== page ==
Freedom from the bondage of sin, death and separation from God is available to everyone – no matter our ability or disability, whether deaf or hearing, speechless or speaking, rich or poor.  God is accessible to us directly as result of Jesus’ death, burial and resurrection.  Thank God for Jesus!

Happy Resurrection Day!


Black Panther, The Movie

Black Panther - King T'Challa, Nakia and Okoye

Nakia and Okoye flank T’Challa in Black Panther. Marvel/Disney

Recently, I went to view the movie Black Panther with friends after hearing so much about it, and the movie lived up to all the hype.  Black Panther was amazing – thrilling, adventurous and engaging!  Themes of  rivalry, betrayal, leadership, and loyalty were all intertwined with pure technological and creative genius.  It was also filled with good lessons about life and being true to what’s true for you.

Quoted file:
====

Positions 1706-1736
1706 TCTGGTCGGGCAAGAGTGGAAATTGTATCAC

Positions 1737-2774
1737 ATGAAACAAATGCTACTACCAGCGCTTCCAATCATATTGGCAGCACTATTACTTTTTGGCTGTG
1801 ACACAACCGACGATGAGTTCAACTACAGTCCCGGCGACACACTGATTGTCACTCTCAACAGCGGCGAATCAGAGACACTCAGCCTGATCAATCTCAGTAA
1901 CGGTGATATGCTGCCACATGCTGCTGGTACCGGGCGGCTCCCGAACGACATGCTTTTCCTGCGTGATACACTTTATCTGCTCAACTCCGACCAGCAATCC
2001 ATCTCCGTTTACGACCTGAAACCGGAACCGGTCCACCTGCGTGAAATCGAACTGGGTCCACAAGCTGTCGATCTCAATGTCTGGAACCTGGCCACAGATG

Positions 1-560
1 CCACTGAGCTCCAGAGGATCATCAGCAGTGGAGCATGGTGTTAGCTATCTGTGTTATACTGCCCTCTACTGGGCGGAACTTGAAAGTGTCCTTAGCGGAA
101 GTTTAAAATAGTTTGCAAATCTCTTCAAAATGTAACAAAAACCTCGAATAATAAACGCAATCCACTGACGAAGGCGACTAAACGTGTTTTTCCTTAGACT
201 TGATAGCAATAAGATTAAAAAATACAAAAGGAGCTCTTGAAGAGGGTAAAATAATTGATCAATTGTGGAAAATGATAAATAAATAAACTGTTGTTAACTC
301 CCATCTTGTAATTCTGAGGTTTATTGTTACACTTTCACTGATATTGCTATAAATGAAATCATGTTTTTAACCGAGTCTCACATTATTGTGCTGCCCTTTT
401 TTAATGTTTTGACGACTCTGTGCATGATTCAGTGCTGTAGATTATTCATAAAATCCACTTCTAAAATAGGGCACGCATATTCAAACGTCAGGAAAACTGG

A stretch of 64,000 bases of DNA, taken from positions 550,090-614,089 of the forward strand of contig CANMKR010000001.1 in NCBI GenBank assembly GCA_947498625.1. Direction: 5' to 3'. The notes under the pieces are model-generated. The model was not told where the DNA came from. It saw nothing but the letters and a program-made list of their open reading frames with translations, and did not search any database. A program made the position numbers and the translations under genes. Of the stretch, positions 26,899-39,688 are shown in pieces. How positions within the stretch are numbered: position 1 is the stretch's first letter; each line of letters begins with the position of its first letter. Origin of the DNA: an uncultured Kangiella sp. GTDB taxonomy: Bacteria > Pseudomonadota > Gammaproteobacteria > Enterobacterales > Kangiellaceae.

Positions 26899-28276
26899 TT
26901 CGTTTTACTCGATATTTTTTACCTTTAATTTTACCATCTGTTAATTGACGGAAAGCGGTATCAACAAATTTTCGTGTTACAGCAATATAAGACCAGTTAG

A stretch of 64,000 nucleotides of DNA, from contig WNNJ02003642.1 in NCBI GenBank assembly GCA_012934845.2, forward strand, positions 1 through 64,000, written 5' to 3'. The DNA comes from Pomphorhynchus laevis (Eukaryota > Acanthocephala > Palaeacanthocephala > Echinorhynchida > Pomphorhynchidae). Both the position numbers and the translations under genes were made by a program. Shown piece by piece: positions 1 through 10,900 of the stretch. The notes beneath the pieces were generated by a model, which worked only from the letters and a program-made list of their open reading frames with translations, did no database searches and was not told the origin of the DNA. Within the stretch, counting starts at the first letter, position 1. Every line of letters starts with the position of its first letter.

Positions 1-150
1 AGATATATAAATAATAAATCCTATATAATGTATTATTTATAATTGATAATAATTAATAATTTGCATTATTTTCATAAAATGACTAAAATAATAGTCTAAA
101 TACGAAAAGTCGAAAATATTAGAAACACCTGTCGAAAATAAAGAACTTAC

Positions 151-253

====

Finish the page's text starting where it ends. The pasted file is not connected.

The Black Panther, King T’Challa, takes the throne after his father’s death; settling into his role as king, he soon discovers a family secret that his father had kept from everyone except for his trusted aide.  At the same time, young King T’Challa struggles to keep his country safe by both hoarding its most precious and valuable resource, Vibranium, which in the wrong hands could be disasterous.  The Black Panther also was preventing immigrants from entering the country, exhausting its resources and negatively impacting their way of life, as he assumed would happen if he opened their borders.